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Allometric Biomass, Biomass Expansion Factor and Wood Density Models for the OP42 Hybrid Poplar in Southern Scandinavia

Taeroe, Anders, Nord-Larsen, Thomas, Stupak, Inge, Raulund-Rasmussen, Karsten
BioEnergy research 2015 v.8 no.3 pp. 1332-1343
allometry, bioenergy, biomass, carbon sinks, feedstocks, hybrids, models, prediction, sampling, stems, tree and stand measurements, trees, wood, wood density, Scandinavia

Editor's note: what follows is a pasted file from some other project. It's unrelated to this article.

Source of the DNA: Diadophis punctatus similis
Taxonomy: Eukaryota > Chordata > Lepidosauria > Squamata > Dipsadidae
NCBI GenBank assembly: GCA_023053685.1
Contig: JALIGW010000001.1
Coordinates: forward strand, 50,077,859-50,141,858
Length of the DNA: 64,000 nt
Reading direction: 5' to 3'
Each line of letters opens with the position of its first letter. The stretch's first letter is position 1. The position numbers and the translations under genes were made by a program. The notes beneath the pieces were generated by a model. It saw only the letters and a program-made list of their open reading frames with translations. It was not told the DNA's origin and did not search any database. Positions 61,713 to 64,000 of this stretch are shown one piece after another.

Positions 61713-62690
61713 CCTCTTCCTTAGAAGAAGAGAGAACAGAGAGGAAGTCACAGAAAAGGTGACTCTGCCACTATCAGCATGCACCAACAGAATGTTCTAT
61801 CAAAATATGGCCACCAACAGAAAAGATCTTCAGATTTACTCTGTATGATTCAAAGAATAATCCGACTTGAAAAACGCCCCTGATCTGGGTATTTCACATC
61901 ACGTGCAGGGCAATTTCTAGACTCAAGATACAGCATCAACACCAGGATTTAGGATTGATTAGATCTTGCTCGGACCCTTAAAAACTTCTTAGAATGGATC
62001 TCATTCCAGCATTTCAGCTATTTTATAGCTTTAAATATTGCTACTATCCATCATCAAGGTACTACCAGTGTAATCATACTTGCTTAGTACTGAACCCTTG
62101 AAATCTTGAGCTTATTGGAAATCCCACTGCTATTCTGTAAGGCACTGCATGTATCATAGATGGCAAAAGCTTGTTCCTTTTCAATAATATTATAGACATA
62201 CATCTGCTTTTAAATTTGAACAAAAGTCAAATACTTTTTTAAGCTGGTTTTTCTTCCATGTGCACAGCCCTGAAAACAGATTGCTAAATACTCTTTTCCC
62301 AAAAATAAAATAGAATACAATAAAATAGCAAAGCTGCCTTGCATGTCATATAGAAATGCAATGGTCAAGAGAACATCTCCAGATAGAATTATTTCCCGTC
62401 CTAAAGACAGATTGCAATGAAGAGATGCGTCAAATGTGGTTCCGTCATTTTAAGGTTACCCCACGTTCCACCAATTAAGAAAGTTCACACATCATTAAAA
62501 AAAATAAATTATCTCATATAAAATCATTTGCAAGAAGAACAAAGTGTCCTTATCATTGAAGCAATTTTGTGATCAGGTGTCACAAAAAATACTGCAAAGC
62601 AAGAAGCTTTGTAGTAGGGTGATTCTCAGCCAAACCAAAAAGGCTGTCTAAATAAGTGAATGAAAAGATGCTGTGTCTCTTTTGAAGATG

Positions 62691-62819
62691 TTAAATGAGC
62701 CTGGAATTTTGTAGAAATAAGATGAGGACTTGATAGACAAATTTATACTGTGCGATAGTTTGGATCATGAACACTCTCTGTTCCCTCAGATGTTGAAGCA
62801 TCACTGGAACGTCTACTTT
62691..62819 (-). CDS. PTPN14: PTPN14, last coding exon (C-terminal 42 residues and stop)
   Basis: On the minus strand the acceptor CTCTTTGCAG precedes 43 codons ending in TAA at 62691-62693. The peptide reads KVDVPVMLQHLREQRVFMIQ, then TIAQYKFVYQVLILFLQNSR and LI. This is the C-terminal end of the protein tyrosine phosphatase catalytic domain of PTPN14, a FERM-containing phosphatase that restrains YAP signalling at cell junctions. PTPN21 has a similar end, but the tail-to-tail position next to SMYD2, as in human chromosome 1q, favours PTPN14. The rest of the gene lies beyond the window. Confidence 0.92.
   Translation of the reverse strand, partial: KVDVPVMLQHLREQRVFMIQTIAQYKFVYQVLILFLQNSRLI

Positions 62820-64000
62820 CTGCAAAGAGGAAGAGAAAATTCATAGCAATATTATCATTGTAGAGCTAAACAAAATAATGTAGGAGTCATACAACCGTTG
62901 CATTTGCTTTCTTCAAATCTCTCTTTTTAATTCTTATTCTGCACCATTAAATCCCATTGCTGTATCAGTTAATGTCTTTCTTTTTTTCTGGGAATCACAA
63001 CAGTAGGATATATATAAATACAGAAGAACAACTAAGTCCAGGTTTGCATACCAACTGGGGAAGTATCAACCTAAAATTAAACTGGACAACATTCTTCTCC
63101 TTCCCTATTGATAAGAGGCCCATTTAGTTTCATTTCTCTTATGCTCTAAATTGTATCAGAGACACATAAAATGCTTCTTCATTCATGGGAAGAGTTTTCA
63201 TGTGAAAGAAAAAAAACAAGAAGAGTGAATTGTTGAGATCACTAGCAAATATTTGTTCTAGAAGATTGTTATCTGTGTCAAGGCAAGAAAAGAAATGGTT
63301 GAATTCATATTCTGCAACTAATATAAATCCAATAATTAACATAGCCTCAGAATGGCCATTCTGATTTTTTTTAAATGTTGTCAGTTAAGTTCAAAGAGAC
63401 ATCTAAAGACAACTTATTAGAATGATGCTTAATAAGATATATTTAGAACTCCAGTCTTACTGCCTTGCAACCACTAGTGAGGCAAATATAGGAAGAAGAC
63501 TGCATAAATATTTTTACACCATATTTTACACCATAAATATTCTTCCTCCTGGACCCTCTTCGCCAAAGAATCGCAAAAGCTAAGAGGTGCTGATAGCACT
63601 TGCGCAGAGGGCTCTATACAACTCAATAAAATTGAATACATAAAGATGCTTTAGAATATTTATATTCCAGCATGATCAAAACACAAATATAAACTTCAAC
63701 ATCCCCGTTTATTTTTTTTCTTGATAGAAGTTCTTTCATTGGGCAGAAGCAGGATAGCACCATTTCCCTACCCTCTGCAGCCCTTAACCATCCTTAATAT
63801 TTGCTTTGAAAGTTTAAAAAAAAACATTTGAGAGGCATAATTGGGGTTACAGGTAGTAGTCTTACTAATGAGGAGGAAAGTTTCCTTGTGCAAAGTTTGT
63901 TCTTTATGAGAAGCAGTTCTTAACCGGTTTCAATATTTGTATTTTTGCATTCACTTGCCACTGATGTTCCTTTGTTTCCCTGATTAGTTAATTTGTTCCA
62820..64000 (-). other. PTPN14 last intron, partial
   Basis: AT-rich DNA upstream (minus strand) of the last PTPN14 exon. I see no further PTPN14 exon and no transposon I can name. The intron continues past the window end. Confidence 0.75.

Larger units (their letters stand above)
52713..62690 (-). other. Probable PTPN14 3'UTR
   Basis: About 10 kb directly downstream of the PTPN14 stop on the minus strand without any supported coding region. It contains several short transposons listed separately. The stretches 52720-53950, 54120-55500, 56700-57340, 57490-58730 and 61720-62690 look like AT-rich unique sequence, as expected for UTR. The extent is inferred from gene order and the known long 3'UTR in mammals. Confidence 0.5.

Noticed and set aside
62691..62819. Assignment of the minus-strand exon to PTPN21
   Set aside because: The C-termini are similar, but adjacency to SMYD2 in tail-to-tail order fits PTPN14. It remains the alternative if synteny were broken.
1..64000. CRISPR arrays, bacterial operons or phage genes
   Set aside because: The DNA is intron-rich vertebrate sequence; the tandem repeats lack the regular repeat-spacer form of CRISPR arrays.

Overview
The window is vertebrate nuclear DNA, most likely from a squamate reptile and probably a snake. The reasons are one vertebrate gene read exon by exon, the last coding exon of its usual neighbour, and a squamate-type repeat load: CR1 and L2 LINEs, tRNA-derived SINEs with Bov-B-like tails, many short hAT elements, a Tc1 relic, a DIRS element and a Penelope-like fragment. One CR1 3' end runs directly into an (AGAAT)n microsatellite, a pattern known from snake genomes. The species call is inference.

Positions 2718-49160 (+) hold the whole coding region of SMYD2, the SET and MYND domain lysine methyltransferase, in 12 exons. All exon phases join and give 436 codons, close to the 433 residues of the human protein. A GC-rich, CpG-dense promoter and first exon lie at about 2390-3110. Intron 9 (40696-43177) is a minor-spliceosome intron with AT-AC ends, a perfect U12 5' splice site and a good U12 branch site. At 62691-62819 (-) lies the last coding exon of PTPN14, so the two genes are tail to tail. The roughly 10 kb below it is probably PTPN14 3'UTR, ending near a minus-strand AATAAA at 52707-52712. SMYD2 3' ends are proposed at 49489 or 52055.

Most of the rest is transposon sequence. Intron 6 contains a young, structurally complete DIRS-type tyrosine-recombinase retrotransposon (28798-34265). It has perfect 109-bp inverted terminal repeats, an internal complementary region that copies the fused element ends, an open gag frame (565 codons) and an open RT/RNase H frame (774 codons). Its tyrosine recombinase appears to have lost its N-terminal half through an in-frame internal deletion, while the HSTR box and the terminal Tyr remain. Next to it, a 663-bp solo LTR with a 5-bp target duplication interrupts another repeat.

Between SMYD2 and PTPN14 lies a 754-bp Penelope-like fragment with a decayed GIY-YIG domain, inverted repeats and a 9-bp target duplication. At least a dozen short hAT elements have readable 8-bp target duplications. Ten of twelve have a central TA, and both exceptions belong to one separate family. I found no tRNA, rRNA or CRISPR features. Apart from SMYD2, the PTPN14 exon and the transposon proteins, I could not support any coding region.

Biomass and biomass expansion factor functions are important in wood resource assessment, especially with regards to bioenergy feedstocks and carbon pools. We sampled 48 poplar trees in seven stands with the purpose of estimating allometric models for predicting biomass of individual tree components, stem-to-aboveground biomass expansion factors (BEF) and stem basic densities of the OP42 hybrid poplar clone in southern Scandinavia. Stand age ranged from 3 to 31 years, individual tree diameter at breast height (dbh) from 1.2 to 41 cm and aboveground tree biomass from 0.39 to 670 kg. Models for predicting total aboveground leafless, stem and branch biomass included dbh and tree height as predictor variables and explained more than 97 % of the total variation. The BEF was approaching 2.0 for the smallest trees but declined with increasing tree size and stabilized around 1.2 for trees with dbh >10 cm. Average stem basic density was more than 400 kg m⁻³ for the smallest trees but declined with increasing tree height and stabilized around 355 kg m⁻³, at a tree height of about 20 m. Existing biomass functions from the literature all underestimated the measured sample tree biomass. Possible explanations include not only differences in competition among trees in the examined stands and site conditions but also differences in sampling procedures. We observed that basic density increased with height above the ground. This trend may have led to the observed underestimation by existing biomass functions including only few samples from the lower end of the stems.